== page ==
1. Promote competitive markets and responsible business practices; Secure better outcomes for consumers by creating a more competitive environment for businesses and improve corporate governance.
  1. Ensure the UK has a reliable, low-cost and clean energy system; Provide clean, secure and affordable energy supplies for consumers and businesses and support clean growth and promote global action on climate change .
  1. Build a flexible, innovative, collaborative business-facing department; Elevate the Department to an exceptional standard and enable digital, data and technology to deliver services for staff, people and businesses.

Education Statistics

The DfE have released lots of statistics

  • Destinations of KS4 and 16 to 18 KS5 students (2018) remains static with 94% of pupils were in sustained education, employment or apprenticeships in the year after key stage 4, unchanged from 2016/17. Overall, 88% of students (who took mainly level 3 qualifications) went to a sustained education, apprenticeship or employment destination. Students taking qualifications at level 2 and below were less likely to have a sustained destination overall. However, they were more likely to enter apprenticeships and employment.
  • A level and other 16 to 18 results (2018) – A level attainment increased for students at the end of 16-18 study in comparison to 2018.

A schools funding announcement was also made this week.

Other news

Brain retain: An early day motion in Parliament congratulated Glasgow which resume.io have recognised as the top graduate destination.

Commuter Students: HEPI have a blog on commuter students arguing that a student centred model is essential for both residential and commuter students. However, the blog, written by the VC of Manchester Met says three overarching strands of support would compensate commuter students for their lack of residential experience:

  • The first is to ensure that we use data on the journey of individual students to inform the support that we give them. We are investing in a Student Journey Transformation Programme that aims to ensure we have a clear picture of each student and their needs. The approach uses technology in an innovative way to support students and enable staff to identify any potential issues at an early stage.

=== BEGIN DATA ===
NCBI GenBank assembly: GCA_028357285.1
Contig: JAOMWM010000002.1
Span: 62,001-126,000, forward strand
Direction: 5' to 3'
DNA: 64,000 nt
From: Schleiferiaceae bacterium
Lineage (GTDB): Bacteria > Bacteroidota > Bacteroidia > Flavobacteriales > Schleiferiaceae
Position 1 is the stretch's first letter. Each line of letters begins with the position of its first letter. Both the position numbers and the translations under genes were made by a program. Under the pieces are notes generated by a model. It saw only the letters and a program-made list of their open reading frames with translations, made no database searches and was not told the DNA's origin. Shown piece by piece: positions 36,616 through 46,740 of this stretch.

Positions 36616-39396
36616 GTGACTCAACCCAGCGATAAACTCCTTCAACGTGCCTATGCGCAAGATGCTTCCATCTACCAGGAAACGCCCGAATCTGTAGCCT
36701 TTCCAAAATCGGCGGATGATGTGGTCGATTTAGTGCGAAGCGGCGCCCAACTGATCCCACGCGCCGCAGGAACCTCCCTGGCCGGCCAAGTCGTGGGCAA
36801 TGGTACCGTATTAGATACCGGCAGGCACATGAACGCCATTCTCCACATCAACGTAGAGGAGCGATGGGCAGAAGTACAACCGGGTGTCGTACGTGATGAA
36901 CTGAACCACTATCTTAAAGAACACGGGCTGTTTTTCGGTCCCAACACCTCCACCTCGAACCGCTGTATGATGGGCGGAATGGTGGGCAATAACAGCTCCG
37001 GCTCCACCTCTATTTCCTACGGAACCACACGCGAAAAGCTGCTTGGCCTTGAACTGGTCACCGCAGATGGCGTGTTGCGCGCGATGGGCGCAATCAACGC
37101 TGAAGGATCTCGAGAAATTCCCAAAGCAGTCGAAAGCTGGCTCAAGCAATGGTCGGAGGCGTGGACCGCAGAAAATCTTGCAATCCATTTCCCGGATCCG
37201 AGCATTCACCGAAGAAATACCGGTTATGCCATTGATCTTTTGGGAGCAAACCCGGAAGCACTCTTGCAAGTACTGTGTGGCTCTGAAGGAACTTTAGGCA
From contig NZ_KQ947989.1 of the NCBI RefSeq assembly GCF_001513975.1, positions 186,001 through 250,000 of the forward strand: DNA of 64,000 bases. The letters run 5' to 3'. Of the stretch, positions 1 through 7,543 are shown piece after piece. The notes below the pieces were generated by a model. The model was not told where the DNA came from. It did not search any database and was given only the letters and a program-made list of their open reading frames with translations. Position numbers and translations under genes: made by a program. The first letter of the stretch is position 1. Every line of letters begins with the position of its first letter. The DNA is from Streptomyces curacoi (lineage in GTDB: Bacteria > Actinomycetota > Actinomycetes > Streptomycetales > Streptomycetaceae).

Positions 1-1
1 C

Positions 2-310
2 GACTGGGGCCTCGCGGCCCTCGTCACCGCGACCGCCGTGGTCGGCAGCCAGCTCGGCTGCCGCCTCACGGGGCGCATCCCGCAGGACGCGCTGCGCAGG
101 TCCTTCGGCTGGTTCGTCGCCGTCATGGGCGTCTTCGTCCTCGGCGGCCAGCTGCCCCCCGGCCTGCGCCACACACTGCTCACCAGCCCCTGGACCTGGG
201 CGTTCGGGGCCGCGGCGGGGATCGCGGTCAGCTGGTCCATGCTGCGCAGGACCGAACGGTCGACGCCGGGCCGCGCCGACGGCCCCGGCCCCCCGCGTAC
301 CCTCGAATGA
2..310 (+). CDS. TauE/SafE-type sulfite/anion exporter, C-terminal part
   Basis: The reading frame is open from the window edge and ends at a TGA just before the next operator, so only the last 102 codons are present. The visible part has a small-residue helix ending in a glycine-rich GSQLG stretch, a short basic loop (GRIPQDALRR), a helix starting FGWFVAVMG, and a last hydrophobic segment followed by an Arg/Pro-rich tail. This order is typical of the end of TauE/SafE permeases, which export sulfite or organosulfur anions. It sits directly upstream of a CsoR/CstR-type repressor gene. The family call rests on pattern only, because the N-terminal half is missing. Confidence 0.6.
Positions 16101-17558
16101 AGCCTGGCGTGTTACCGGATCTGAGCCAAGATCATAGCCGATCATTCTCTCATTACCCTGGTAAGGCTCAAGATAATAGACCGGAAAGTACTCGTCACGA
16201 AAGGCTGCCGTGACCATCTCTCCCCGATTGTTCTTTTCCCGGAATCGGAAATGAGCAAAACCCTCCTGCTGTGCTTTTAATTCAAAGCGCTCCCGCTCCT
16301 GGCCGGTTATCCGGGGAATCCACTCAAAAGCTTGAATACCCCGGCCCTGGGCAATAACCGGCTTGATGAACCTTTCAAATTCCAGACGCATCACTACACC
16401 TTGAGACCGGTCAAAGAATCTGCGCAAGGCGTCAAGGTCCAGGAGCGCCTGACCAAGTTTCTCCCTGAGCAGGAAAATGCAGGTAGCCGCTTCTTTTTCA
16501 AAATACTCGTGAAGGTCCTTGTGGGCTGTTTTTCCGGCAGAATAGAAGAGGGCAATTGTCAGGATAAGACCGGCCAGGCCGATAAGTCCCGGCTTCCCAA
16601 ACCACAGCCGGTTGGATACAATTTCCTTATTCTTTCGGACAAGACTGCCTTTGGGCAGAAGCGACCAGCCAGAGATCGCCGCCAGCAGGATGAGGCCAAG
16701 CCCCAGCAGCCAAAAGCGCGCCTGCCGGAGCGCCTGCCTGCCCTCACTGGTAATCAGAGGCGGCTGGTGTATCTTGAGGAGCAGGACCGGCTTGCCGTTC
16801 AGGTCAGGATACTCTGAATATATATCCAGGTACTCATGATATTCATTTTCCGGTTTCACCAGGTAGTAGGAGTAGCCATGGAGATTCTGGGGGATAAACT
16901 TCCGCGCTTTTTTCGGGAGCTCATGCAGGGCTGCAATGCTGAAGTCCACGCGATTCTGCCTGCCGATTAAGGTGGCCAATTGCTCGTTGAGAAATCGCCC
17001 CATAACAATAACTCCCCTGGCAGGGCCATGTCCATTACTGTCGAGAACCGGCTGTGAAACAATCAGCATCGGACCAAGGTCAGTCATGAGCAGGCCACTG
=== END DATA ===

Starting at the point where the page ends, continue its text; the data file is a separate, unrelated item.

• The second dimension is campus design, where even simple things such as lockers can make a difference. Lockers mean commuter students do not have to carry around a day’s worth of materials. This removes a practical barrier to taking part in activities and events. Access to plug sockets means they can charge laptops and phones, supporting them to work on campus.
  • We are also working to provide more areas for students to spend time between timetabled sessions and to build their academic community. If the only options are studying in the library or sitting in a catering outlet where there is an expectation to buy something, there is a greater likelihood that students will drift off campus.
  • Thirdly, clear, sensible timetabling helps students plan their week, including travel, work and family commitments. While we have long provided personalised timetables for each student, we are looking at what more we can do. In one faculty, we have identified programmes with high numbers of students with caring responsibilities and scheduled lectures for a restricted number of days with start and finish times that accommodate these responsibilities. We need to understand the effects of this pilot, especially how well it supports students, before extending it.

Student Carers: Wonkhe have a new blog: Carers need more visibility in HE.

Student Votes: Wonkhe detail a piece by i News reporting that the number of students and young people registered to vote has spiked by around 50 per cent when compared to a similar period before the last general election.

Apprenticeships/Disability: HEPI have a blog on the new apprenticeship system and whether it works for disabled students.

Trust: The OfS blog on how leaders can rebuild public trust.

Lecture alternatives: The Wonkhe blog Is the lecture dead? considers an alternative learning model.

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JANE FORSTER                                            |                       SARAH CARTER

Policy Advisor                                                                     Policy & Public Affairs Officer

Follow: @PolicyBU on Twitter                   |                       policy@bournemouth.ac.uk